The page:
Nutrition |Large Cram-Decker® | Debonairs Pizza Botswana


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Debonairs Pizza is proud to announce the nutritional analysis of our menu. It was analyzed by a SANAS (The South African National Accreditation System) Accredited laboratory, and we have reason to be proud! This is what we found


All energy required by the body must be supplied by food and beverage intake.

Recommended energy intakes vary according to gender, age and activity. Total food energy intake should allow for healthy growth and development, the body's many functions and healthy physical activity.

Carbohydrates, proteins and fats are all energy giving nutrients. Over half of our energy should come from carbohydrates. Our bodies also need protein and energy from fat to good health.

Good To Know

The unit for measuring energy is a kilojoule (kJ) or kilocalorie (kcal). High in Energy* choices. At DEBONAIRS PIZZA the following menu items are high in energy.

* At least 950kJ of protein per 100g of food.



Carbohydrates are our bodies preferred source of energy. All Debonairs Pizzas and Hot Subs contain carbohydrates. For a food to be high in carbohydrates it must have at least 13g of carbohydrates per 100g of food.


Dietary Fibre (also referred to as roughage), generally of plant origin, is an essential part of any diet. It adds bulk to foods, slows down your digestion and helps you feel nice and full. It also helps keep your tummy healthy and helps keep you regular. Foods high in fibre usually require a bit more chewing and contribute to satiation and promote dental health.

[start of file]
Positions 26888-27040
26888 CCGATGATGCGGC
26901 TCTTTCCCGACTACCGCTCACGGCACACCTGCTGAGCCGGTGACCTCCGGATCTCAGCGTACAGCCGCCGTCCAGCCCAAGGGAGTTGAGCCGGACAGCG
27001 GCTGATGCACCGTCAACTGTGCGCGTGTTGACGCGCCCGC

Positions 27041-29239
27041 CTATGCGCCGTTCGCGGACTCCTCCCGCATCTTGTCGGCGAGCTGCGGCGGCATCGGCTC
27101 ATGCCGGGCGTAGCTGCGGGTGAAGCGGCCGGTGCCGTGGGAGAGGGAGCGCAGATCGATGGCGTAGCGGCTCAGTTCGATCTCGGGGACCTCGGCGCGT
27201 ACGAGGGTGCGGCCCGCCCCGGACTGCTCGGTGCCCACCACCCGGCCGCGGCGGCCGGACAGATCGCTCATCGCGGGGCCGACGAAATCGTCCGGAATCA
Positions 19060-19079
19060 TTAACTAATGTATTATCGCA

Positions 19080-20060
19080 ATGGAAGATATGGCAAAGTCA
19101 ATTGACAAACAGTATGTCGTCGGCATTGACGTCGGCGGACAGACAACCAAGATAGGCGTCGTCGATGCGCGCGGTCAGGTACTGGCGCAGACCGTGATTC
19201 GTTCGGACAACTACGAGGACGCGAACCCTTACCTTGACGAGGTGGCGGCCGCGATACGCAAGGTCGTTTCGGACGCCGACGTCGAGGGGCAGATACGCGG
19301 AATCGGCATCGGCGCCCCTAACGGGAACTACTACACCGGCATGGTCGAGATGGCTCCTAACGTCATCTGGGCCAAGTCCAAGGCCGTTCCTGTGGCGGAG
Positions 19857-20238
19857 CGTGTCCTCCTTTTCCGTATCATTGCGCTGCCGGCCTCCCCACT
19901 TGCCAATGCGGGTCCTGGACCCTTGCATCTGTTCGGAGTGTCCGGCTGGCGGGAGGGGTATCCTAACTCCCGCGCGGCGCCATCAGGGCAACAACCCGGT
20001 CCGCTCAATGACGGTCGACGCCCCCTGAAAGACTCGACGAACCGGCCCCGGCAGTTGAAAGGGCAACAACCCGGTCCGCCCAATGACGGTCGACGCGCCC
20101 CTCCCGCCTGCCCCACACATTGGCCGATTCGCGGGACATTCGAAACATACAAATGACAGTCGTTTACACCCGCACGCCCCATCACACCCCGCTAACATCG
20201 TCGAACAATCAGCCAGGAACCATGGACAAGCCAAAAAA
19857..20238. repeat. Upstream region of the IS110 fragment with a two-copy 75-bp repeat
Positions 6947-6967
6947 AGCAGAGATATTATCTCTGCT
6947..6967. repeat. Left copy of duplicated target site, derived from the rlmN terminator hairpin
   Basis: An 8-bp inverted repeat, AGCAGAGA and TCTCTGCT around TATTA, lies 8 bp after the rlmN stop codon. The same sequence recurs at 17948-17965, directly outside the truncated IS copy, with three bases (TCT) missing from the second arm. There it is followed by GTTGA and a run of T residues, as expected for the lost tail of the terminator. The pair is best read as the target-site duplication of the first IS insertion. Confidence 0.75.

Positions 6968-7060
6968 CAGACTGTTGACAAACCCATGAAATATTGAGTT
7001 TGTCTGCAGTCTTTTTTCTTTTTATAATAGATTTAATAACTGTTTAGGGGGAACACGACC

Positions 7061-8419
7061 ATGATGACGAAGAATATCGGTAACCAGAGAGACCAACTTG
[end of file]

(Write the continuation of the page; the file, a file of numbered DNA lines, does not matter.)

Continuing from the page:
All Debonairs Pizzas and most of the Hot Subs offer you a source of fibre*. Check it out – if it has three (3)# or more grams of fibre for every 100g of food, it’s a good source of fibre.


load you pizza or sub with more veggies and further boost the fibre content of your meal.

#: AOAC method for fibre analysis used



Proteins are made up of amino acids and their function is to help build, maintain and repair the body tissues. Amino acids are the basic building blocks of enzymes, hormones, proteins, and body tissues.

Food sources of proteins include meat, poultry, fish, eggs, milk, cheese, yoghurt, soya, legumes (e.g. dried beans, split peas, lentils and chickpeas), seeds and nuts. Grain products and many vegetables also supply small amounts of protein.

All protein is made up of amino acids. The body needs 22 amino acids of which 8 are essential, i.e. they cannot be manufactured by the body and need to be taken in through the diet.

Protein quality depends on the amount of essential amino acids a food contains. Animal foods (e.g. fish, poultry, meat, egg, milk) are high quality proteins and contain all the essential amino acids. While all plant foods, except for soya, are incomplete proteins as they lack sufficient amounts of one or more of the essential amino acids. If two incomplete proteins are properly combined, called complementary proteins, they can make up a complete protein.


For a food to be high in protein it must contain a minimum of 10g of protein for every 100g of food. At Debonairs Pizza our chicken strips, cocktail sausages and 99% of our subs and pizzas are all high* in protein.

* At least 950kJ of protein per 100g of food.



Fat is a concentrated source of energy.

Fats have various functions in the body,

  • Protect the body’s organs and nerves from injury by holding them in position
  • For insulation and helping to maintain body temperature
  • Supply the essential fat-soluble vitamins: A, D, E, & K
  • Transport and absorb fat soluble vitamins
  • Delay the emptying time of the stomach
  • Add to the taste and palatability of the diet